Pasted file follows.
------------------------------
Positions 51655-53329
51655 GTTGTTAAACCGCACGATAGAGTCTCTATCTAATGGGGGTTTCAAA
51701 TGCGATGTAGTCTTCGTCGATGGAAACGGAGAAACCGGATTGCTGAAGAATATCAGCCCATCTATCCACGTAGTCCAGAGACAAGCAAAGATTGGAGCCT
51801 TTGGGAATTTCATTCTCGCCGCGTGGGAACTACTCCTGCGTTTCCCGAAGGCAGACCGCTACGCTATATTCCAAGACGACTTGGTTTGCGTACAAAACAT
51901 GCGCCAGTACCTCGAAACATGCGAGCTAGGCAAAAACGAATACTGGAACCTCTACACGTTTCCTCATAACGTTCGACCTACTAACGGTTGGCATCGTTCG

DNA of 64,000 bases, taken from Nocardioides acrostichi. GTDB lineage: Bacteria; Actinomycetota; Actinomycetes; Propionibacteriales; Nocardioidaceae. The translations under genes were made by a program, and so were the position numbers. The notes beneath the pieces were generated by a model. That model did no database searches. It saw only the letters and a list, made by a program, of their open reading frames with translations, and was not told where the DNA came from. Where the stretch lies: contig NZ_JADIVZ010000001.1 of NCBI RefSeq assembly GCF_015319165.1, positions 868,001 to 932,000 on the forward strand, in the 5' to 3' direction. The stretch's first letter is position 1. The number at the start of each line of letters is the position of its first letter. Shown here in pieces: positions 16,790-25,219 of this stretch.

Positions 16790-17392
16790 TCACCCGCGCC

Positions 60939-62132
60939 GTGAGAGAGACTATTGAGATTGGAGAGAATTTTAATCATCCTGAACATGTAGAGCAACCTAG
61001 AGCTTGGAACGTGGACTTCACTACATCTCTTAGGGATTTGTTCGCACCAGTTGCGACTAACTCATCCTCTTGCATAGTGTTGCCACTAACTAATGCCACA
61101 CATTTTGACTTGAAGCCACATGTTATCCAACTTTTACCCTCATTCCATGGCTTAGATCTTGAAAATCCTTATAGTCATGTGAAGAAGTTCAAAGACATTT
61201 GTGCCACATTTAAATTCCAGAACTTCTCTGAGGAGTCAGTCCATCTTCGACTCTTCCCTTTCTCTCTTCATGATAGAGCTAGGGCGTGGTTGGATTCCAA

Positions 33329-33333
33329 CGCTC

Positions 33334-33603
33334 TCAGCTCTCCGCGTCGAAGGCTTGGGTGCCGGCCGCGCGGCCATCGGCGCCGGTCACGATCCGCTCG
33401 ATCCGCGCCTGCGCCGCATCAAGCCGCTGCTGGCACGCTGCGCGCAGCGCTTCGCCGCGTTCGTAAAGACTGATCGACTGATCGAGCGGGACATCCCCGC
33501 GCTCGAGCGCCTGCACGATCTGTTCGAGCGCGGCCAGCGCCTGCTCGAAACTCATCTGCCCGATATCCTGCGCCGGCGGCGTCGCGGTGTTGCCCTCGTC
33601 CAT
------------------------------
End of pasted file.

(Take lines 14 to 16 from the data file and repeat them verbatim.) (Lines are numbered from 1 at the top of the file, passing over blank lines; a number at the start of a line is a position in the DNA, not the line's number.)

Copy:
Positions 33329-33333
33329 CGCTC

Positions 33334-33603